Poland has a relatively dense rail network that links most cities and towns; the network consists of 19,419 km (12,066 mi) of track. In the 1980s the government began to modernize portions of railroad track located along key routes. In the mid-1990s a major upgrading of two international and two domestic rail lines began, as did the construction of a new rail line linking Warsaw with Saint Petersburg, Russia.

Many of Poland’s hard-surfaced public roads are in poor condition due to maintenance reductions. The number of motor vehicles in Poland has increased considerably since the late 1980s. A massive increase in the number of gas, garage, and refreshment facilities is likely to occur in the coming years, as fuel and other transportation-related industries are transferred to private ownership.

Poland has nearly 4,000 km (2,485 mi) of navigable inland waterway. The country’s main rivers are connected by 1,215 km (755 mi) of canals to the inland ports of Gliwice, Wrocław, and Warsaw. The principal seaports are located at Gdańsk, Gdynia, and Szczecin. Poland’s main airport is in Warsaw; additional airports are located in a number of other cities.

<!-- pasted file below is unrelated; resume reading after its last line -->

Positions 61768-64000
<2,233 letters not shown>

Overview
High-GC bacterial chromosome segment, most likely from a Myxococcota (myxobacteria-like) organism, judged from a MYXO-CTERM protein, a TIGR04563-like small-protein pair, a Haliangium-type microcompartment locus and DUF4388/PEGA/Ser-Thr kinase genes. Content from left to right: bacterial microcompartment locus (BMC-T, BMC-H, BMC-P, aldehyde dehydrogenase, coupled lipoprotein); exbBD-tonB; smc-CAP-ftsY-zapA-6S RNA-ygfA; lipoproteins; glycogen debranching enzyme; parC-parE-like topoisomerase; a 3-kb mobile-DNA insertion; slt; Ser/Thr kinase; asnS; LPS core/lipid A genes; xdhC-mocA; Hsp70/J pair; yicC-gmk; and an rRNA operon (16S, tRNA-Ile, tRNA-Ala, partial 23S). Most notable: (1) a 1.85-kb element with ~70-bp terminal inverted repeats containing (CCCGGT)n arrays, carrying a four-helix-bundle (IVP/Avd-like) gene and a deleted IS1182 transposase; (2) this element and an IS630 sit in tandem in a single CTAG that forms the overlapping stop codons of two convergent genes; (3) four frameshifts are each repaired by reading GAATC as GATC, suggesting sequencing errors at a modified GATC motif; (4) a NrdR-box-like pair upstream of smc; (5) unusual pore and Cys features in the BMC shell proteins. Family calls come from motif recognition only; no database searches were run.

Communications in Poland

In 1946 Poland’s mass media were nationalized and made subject to supervision by the Communist government. This lasted until 1989, when the country’s new democratic government abolished censorship and eliminated subsidies to the Communist press. In 2004 Poland had 42 daily newspapers with a total circulation of 4.3 million. Gazeta Wyborcza (Electoral News), which was founded in Warsaw in 1989, is Poland’s largest and most respected daily newspaper. There are about 3,100 periodicals published in Poland. Many of the dominant publications of the Communist period have either collapsed or become less important.